Glengarry Glen Ross

by David Mamet

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Does Richard Roma from Glengarry Glen Ross have a hidden agenda?

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One of the many surprises in David Mamet's excellent play Glengarry Glen Ross is Ricky Roma's revelation of his crafty and venal character at the very end. Roma has pretended to share in Shelly Levene's triumph when the aging salesman bursts into the office and announces that he just finished selling eight units of Mountain View for $82,000 and is "back on the board." Roma wants to hear all about the sale. He keeps calling him "Levene the Machine," praising and flattering him, defending him from Dave Moss, and finally suggesting that he would like to go into partnership with Shelly. He shows what he has in mind in the following:

"Shel: I want to talk to you. I've wanted to talk to you for some time. For a long time, actually. I said, "The Machine, there's a man I would work with. There's a man. . . . You know? I never said a thing. I should have, don't know why I didn't. And that shit you were slinging on my guy today was so good . . . it . . . it was, and, excuse me, 'cause it isn't even my place to say it. It was admirable . . . it was the old stuff. Hey. I've been on a hot streak, so what? There's things that I could learn from you. You eat today?"

But then, near the very end of the play, when Shelly is pushed into the side room to make a formal confession to the cop named Baylen, Roma says:

"Williamson: listen to me: when the leads come in . . . listen to me: when the leads come in I want my top two off the list. For me. My usual two. Anything you give Levene . . . . Do you understand? My stuff is mine, his stuff is ours. I'm taking half of his commissions--now, you work it out."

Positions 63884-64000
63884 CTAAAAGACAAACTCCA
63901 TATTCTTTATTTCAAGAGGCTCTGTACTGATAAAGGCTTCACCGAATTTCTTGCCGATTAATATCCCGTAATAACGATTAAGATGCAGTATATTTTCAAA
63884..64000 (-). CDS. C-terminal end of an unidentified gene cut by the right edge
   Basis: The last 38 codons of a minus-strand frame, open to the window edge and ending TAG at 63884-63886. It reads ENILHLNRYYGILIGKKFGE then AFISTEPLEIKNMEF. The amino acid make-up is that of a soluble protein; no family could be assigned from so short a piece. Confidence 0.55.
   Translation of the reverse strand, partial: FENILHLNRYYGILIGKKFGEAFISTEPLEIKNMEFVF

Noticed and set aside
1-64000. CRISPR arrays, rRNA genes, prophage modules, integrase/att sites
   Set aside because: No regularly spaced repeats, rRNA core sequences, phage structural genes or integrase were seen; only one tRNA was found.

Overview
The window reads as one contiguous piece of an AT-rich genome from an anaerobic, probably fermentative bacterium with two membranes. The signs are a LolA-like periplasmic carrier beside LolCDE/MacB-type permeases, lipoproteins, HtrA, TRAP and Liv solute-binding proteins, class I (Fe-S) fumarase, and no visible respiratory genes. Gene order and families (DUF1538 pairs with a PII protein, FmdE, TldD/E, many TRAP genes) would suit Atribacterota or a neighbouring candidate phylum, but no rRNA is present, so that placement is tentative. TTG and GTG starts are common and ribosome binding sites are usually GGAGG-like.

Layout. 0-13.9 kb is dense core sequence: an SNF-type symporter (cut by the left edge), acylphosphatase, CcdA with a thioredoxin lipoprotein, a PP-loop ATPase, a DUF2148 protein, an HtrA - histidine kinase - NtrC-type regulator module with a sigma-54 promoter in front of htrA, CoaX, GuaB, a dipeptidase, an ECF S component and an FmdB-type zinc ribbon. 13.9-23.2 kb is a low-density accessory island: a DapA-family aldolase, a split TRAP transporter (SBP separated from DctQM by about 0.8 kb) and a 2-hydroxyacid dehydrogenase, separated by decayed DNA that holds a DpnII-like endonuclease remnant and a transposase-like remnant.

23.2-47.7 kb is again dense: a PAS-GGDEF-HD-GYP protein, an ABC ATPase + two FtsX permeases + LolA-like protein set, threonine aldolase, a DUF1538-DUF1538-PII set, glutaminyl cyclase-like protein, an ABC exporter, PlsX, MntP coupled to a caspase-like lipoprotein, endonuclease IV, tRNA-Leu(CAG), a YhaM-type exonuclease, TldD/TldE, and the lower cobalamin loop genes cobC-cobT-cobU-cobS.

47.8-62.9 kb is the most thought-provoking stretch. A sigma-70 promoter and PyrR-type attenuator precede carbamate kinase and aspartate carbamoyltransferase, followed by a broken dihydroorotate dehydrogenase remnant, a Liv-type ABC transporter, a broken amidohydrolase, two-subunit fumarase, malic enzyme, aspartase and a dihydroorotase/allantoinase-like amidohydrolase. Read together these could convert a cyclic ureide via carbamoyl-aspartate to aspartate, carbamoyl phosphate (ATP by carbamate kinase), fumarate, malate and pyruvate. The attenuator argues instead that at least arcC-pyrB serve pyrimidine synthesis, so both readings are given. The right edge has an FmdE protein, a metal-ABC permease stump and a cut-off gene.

Roma obviously doesn't know that Shelly is going to be taken out in handcuffs and will lose his license and probably go to jail. What Roma has in mind is accompanying Shelly on his "sits" but keeping his own sits all to himself. All his flattery has been leading up to a selfish proposition. He thinks Shelly will go for the idea of a partnership because Shelly has been running cold and Roma has been running hot. Roma is still young. Shelly is getting old and demoralized, not unlike Willy Loman in Arthur Miller's Death of a Salesman.

Eventually Shelly would have found out that Roma was not sharing his own leads with him but helping himself to half of Shelly's; in the meantime Roma might have made a lot of extra money, and he might have even been able to continue the partnership arrangement if he had proved Levene could make more money with his help than he could make going out on sits by himself.

The way Roma proposed to cheat Shelly is similar to the way Dave Moss cheated Shelly on the sale of the the Glengarry leads to Jerry Graff. Shelly stole them but Moss took them to Graff and gave Shelly $2500, probably keeping around $5000 for himself. Moss was planning to do the same thing with Aaronow, but Aaronow backed out and Moss enlisted Shelly at the last minute.

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